For those looking to track how they eat more closely, a new technology invented by researchers at the Tufts University School of Medicine in Massachusetts could have the answer. Scientists created a miniature sensor that can be mounted directly onto teeth to monitor eating habits.
The sensor can transmit information via radio signals to a mobile device and provide insights into sugar, salt and alcohol consumption. The sensor measures two millimeters by two millimeters that is specially made to adhere to the surface of a tooth.
Three layers compose the sensor, according to a Tufts press release. A bioresponsive layer absorbs and detects chemicals and nutrients, and changes color based on the wearer’s eating habits, while two outer layers are made of square-shaped gold rings.
If a wearer eats a diet heavy in salt, the sensor’s electrical properties can change and the sensor will transmit various frequencies based on its absorption. Fiorenzo Omenetto, a co-author of the sensor’s study and the Frank C. Doble Professor of Engineering at the university, said the sensor is unlike previous technological attempts to track dietary intake.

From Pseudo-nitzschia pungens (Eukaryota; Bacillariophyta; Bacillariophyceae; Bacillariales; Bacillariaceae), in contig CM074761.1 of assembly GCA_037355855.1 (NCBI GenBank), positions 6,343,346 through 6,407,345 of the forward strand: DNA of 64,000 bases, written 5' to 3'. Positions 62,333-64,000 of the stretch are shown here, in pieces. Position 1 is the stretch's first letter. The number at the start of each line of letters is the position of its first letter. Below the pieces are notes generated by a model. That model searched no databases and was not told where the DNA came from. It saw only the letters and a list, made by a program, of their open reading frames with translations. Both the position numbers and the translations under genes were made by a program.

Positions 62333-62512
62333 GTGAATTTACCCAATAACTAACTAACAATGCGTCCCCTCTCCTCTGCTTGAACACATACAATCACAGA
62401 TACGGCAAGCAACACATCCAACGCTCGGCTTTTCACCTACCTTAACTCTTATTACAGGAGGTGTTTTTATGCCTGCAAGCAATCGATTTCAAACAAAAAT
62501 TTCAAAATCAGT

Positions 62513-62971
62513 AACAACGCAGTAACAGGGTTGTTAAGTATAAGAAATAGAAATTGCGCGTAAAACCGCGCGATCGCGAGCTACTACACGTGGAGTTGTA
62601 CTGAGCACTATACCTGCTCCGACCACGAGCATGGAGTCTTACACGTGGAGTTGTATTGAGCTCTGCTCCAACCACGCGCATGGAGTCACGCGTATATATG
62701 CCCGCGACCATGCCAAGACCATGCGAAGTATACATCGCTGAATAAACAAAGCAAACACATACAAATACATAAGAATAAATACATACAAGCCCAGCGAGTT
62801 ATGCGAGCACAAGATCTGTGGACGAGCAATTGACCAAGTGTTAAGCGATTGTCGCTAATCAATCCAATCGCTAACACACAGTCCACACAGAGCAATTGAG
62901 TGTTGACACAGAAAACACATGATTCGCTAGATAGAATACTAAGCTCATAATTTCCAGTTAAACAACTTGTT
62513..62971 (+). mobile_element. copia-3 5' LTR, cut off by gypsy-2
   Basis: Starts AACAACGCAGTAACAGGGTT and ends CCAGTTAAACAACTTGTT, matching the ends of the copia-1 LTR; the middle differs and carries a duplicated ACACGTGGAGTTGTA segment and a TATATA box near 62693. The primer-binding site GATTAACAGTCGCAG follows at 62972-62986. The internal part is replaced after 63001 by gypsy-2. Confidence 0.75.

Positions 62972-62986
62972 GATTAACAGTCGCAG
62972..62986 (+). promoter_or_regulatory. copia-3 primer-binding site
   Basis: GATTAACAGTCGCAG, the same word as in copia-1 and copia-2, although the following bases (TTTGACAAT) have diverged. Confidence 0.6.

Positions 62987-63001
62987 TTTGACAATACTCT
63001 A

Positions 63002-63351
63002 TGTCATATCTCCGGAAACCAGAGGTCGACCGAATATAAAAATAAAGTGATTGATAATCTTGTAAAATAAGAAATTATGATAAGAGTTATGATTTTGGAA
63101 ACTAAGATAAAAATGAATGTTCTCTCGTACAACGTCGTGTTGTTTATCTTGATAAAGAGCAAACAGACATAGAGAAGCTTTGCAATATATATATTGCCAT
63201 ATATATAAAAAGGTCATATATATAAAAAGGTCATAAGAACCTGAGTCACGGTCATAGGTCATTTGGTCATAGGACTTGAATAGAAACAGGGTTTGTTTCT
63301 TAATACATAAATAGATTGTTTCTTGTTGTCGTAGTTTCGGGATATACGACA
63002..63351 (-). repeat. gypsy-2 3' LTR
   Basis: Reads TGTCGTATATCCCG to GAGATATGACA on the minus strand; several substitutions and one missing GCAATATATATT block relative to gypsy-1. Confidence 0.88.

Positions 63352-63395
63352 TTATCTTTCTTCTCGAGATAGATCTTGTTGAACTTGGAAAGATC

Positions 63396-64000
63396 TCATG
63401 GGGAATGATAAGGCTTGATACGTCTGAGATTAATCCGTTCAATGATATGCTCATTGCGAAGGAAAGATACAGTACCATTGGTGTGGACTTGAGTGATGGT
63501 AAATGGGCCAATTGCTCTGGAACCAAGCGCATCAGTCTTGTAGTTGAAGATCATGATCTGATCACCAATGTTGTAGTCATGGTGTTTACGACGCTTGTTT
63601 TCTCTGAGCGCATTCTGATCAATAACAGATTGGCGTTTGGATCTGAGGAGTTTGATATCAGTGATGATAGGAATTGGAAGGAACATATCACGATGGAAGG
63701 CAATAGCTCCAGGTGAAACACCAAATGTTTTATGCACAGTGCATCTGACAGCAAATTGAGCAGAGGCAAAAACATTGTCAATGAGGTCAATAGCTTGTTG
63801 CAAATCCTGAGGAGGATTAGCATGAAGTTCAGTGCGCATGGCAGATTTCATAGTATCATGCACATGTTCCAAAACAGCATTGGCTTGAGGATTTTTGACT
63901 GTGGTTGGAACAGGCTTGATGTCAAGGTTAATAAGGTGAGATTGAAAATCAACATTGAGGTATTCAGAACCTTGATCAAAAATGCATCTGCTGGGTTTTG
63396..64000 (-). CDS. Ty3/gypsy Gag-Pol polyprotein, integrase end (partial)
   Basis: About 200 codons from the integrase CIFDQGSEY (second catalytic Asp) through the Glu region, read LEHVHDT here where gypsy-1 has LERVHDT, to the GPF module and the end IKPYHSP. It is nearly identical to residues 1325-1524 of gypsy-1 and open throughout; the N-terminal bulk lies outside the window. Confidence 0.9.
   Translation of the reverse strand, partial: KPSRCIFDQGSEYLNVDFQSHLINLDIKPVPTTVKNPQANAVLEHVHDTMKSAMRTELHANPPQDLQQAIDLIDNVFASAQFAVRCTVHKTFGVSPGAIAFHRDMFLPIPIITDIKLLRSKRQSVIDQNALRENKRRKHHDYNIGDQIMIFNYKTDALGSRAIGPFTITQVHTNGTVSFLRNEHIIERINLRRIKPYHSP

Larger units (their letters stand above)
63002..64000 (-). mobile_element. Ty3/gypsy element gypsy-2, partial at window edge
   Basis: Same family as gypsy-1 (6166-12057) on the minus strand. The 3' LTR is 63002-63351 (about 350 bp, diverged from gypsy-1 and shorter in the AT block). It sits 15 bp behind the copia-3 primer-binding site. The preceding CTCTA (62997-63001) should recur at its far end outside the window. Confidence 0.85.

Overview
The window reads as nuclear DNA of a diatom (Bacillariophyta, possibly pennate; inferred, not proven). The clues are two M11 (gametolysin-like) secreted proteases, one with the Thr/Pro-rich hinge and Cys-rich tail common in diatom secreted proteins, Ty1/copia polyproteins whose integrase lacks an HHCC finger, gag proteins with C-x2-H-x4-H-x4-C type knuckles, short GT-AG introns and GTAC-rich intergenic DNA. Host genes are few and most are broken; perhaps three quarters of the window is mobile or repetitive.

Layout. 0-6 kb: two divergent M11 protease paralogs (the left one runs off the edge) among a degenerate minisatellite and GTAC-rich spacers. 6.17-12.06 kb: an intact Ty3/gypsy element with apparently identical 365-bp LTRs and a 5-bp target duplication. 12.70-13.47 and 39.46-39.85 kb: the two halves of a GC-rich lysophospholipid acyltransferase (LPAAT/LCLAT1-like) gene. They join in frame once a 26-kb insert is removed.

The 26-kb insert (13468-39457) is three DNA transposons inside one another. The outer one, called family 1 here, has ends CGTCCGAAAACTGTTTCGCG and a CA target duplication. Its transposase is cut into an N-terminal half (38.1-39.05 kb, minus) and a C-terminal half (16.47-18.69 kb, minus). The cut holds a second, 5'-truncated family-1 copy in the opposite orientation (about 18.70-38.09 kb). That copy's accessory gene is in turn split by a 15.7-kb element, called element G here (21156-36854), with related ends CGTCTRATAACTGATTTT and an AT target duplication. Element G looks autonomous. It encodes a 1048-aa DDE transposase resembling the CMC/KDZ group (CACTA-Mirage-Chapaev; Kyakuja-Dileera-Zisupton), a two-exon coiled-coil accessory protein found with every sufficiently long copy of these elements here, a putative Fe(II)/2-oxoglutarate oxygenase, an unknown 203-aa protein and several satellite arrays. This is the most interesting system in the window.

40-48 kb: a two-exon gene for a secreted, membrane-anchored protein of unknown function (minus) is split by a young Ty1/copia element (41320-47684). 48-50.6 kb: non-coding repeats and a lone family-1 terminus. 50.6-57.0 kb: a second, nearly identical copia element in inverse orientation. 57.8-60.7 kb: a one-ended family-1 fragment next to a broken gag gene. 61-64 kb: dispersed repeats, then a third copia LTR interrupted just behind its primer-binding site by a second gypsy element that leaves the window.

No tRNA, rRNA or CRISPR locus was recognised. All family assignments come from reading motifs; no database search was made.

“In theory we can modify the bioresponsive layer in these sensors to target other chemicals – we are really limited only by our creativity,” he said in the press release. “We have extended common RFID [radiofrequency ID] technology to a sensor package that can dynamically read and transmit information on its environment, whether it is affixed to a tooth, to skin, or any other surface.”
The study demonstrates how the sensor works, and how its bioresponsive layer is created from a porous silk film and a hydrogel that swells when exposed to various pH levels and temperatures. The authors suggested that the sensors could be used in a variety of ways.
“Such sensors can be easily multiplexed and yield data-rich temporal information during the diffusion of analytes within the trilayer structure,” the authors wrote. “This format could be extended to a suite of interlayer materials for sensing devices of added use and specificity.”
The research was published in Advanced Materials and supported by the U.S. Army Natick Soldier Research, Development and Engineering Center, the National Institutes of Health National Institute of Biomedical Imaging and Bioengineering, and the Office of Naval Research.
Tori Linville is a freelance writer and editor from Clarksville, Tennessee. When she isn’t writing or teaching, she’s faithfully watching her alma mater, the University of Alabama, dominate the football field.